White House notifies Russia that no new sanctions are coming: report

White House notifies Russia that no new sanctions are coming: report
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The White House assured the Russian Embassy in Washington on Wednesday that there are no plans to slap additional sanctions on Moscow, the Russian state-run TASS news agency reported.

But a State Department official disputed that report, telling The Hill that new sanctions are, in fact, still under consideration. 

A White House spokesperson not immediately respond to The Hill's request for comment. The Russian Embassy also did not return a message from The Hill.


Nikki HaleyNimrata (Nikki) Haley'The soul' versus 'law and order' Author Ryan Girdusky: RNC worked best when highlighting 'regular people' as opposed to 'standard Republicans' GOP lobbyists pleasantly surprised by Republican convention MORE, the U.S. ambassador to the United Nations, told CBS's "Face the Nation" on Sunday that President TrumpDonald John TrumpFederal prosecutor speaks out, says Barr 'has brought shame' on Justice Dept. Former Pence aide: White House staffers discussed Trump refusing to leave office Progressive group buys domain name of Trump's No. 1 Supreme Court pick MORE planned to hit Russia with a new round of sanctions for supporting Syrian President Bashar Assad's chemical weapons program.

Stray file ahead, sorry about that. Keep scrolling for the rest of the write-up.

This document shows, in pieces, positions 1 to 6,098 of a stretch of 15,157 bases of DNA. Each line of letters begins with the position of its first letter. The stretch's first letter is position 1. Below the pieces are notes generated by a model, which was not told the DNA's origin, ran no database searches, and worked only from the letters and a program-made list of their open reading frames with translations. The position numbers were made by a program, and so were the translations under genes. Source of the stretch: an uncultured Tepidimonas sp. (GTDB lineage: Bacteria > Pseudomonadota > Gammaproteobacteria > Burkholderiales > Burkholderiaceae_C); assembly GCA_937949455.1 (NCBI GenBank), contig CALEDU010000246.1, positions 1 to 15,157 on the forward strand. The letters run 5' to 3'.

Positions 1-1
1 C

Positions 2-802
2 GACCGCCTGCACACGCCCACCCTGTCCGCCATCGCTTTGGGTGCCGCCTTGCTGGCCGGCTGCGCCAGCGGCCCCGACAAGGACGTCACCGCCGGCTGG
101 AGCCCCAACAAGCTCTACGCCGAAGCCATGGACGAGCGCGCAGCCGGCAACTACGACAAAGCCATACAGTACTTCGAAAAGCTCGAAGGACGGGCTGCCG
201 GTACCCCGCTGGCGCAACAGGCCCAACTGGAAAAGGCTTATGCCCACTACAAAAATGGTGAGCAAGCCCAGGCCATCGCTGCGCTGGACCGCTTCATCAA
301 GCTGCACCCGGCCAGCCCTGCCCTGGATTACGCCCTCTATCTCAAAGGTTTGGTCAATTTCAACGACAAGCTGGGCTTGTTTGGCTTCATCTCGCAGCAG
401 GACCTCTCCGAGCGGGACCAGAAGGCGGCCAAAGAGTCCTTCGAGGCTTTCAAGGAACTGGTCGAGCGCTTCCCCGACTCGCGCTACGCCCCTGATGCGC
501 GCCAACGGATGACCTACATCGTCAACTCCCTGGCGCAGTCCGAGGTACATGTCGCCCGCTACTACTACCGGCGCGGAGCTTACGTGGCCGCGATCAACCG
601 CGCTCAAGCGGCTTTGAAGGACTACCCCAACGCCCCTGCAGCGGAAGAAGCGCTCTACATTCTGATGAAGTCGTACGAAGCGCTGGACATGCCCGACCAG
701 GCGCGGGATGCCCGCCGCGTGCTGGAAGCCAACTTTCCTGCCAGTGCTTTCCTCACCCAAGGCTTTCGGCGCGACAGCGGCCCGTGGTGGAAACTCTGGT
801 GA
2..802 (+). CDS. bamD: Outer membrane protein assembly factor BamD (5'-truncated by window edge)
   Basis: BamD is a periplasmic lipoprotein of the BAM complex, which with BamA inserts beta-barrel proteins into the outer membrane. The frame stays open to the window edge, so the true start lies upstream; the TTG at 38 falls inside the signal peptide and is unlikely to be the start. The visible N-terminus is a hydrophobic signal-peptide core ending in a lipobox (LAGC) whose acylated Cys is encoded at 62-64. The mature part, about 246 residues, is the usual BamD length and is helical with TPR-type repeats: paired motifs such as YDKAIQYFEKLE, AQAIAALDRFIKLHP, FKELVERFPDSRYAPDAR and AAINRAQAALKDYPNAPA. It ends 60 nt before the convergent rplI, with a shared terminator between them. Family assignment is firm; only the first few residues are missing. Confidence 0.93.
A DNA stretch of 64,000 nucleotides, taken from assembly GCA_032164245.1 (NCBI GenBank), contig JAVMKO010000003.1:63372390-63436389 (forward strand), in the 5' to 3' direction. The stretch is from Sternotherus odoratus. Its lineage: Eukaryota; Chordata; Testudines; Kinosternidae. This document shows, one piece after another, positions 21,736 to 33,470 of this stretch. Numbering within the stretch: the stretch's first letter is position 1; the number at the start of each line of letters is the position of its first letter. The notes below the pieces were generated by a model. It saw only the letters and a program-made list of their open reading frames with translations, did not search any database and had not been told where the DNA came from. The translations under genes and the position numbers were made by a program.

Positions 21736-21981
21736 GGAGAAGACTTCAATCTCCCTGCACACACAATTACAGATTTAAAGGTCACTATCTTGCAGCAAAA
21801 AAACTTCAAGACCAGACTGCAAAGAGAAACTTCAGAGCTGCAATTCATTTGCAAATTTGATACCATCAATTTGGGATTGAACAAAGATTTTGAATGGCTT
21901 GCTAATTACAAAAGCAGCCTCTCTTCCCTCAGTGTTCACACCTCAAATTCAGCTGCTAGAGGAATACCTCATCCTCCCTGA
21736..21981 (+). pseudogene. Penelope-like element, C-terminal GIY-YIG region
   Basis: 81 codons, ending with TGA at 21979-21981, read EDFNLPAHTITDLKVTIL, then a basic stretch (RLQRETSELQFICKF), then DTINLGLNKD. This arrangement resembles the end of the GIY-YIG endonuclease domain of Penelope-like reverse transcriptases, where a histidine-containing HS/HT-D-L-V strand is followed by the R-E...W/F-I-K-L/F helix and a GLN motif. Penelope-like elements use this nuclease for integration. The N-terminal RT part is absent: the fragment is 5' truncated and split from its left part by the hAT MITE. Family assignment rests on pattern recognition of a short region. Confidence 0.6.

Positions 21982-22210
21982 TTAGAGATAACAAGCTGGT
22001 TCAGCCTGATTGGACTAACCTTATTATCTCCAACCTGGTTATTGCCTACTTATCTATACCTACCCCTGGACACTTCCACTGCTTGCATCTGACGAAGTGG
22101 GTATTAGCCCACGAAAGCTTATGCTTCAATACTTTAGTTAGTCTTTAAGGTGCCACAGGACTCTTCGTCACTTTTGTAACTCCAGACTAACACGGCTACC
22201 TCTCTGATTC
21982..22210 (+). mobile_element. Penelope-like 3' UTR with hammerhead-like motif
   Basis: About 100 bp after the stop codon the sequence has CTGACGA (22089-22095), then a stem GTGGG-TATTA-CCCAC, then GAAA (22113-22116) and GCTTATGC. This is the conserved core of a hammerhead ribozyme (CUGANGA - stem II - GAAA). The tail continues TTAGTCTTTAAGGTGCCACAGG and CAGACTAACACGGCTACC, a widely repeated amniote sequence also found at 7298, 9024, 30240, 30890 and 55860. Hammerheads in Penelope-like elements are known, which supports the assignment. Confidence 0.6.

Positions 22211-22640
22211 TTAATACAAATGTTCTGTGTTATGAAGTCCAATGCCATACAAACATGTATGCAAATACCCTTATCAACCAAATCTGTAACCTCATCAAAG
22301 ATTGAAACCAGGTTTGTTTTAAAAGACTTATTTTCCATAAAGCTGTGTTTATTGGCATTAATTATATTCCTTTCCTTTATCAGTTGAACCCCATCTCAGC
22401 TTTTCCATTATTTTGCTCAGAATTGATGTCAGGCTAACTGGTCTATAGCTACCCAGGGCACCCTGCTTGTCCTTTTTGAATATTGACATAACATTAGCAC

But the White House was quick to refute Haley's claim. Trump was reportedly angered by Haley's suggestion of new sanctions, according to The New York Times, and White House economic adviser Larry Kudlow said regarding the remark by the U.N. ambassador, "There might have been some momentary confusion."

Haley responded to Kudlow's suggestion on Tuesday, insisting that she doesn't "get confused."

Kudlow later told The New York Times that he was wrong to say that Haley was confused, and that he had called her to apologize for his remarks. 

Still, the spat between Haley and the White House highlighted a sense of confusion in an administration that has seen a particularly high rate of turnover, especially in recent weeks.

CIA Director Mike PompeoMichael (Mike) Richard PompeoWatchdog confirms State Dept. canceled award for journalist who criticized Trump Trump's push for win with Sudan amps up pressure on Congress  Putin nominated for Nobel Peace Prize MORE is still awaiting confirmation to become the next secretary of State, leaving the State Department without a permanent leader. And the National Security Council has seen the departure of several top officials in recent weeks, after John Bolton took over as Trump's national security adviser.